Category:
Languages

You Know Scholarship

From Sleeping Dogs Don't Lay: Practical Advice For The Grammatically Challenged by Richard Lederer and Richard Dowis

The vacuous expression you know has been spreading (in speech, though not, thank heaven, in writing) like the most virulent cancer for decades… But it was left to Barney Oldfield, an eighty-seven-year-old retired air force colonel, to launch a vigorous campaign against you know. In 1997 Colonel Oldfield, a Nebraskan, offered a $1,000 scholarship to the Nebraska student who submitted a tape recording of a radio or television broadcast with the most you knows in fifteen minutes.
The first year’s winner was thirteen-year-old Dalton Hartman, who submitted a tape with forty-one you knows in four minutes, thirty-eight seconds. The next year, a fifth grader named Jason Rich took the prize. His tape, a twelve-minute interview with a basketball coach, had sixty-four you knows...
Colonel Oldfield has made arrangement in his estate for continuation of the contest.

Oldfield died in 2003. I can't find any evidence that the scholarship did continue after his death. This LA Times article has more info about his somewhat eccentric philanthropy.

Des Moines Register - Feb 16, 1997

Posted By: Alex - Sat Nov 10, 2018 - Comments (3)
Category: Awards, Prizes, Competitions and Contests, Languages

Prisencolinensinainciusol

From npr.org:

In November 1972, Italian pop star Adriano Celentano released a song that hit No. 1 in his home country, despite the fact it wasn't performed in Italian. It also wasn't performed in English. In fact, it wasn't performed in any language at all. The song, called "Prisencolinensinainciusol," was written to mimic the way English sounds to non-English speakers...
"Prisencolinensinainciusol" is so nonsensical that Celentano didn't even write down the lyrics, but instead improvised them over a looped beat.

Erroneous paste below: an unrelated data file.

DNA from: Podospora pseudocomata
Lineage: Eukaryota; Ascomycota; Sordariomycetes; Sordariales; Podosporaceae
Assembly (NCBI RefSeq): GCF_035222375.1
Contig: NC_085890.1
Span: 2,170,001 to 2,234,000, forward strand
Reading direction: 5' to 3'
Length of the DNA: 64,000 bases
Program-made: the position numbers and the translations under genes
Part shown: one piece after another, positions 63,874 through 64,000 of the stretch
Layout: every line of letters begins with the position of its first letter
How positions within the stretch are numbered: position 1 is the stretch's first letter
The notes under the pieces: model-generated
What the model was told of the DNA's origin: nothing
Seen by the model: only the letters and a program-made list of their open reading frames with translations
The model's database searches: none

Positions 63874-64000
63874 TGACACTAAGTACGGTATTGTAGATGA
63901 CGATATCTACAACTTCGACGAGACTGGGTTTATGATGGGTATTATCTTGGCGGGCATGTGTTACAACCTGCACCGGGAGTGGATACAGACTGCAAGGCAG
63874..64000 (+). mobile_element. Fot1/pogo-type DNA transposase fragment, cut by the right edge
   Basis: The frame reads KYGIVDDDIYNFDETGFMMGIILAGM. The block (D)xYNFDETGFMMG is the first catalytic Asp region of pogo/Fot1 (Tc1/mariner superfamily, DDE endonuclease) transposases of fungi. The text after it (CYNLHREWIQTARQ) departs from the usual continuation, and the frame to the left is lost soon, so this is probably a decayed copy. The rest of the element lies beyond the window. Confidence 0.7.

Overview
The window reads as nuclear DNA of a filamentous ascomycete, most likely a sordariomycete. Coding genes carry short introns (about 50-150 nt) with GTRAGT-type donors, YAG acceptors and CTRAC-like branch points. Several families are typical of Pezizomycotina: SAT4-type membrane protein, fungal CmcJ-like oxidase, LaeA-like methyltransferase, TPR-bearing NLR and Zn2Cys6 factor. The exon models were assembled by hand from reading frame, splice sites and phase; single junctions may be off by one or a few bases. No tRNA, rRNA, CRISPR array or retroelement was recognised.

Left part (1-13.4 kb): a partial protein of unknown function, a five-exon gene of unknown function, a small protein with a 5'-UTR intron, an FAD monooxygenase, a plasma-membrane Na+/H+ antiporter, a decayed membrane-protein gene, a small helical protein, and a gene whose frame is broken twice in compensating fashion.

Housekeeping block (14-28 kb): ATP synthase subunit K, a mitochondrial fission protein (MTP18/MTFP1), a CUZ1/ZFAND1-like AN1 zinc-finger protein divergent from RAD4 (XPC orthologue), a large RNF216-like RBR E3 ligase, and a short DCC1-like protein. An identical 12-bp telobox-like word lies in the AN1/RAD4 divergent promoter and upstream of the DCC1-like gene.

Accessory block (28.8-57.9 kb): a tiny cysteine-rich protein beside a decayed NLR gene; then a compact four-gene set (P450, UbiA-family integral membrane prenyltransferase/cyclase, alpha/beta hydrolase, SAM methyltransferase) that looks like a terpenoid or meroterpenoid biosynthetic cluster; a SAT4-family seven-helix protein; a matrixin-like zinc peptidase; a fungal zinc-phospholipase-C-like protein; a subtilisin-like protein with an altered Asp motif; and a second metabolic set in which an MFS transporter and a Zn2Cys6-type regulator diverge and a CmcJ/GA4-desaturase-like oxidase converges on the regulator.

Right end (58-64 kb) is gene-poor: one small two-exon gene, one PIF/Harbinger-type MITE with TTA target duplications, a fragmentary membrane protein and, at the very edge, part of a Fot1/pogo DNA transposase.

Posted By: Alex - Sat Aug 11, 2018 - Comments (6)
Category: Languages, Music, 1970s

Magma’s Invented Language




Vander invented a constructed language, Kobaïan, in which most lyrics are sung. In a 1977 interview with Vander and long-time Magma vocalist Klaus Blasquiz, Blasquiz said that Kobaïan is a "phonetic language made by elements of the Slavonic and Germanic languages to be able to express some things musically. The language has of course a content, but not word by word."[1] Vander himself has said that, "When I wrote, the sounds [of Kobaïan] came naturally with it—I didn’t intellectualise the process by saying 'Ok, now I’m going to write some words in a particular language', it was really sounds that were coming at the same time as the music."[2] Later albums tell different stories set in more ancient times; however, the Kobaïan language remains an integral part of the music.


Their Wikipedia page.

Posted By: Paul - Tue Feb 27, 2018 - Comments (1)
Category: Languages, Music, 1970s, Europe, Cacophony, Dissonance, White Noise and Other Sonic Assaults

Underworld Lingo



Source: page 51 of this magazine.

Posted By: Paul - Mon Jun 12, 2017 - Comments (6)
Category: Crime, Languages, 1930s

New American Dictionary of Collegese:  1963



Here is another one of those attempts by journalist "squares" to understand the lingo of youths.

Many more entries at the link.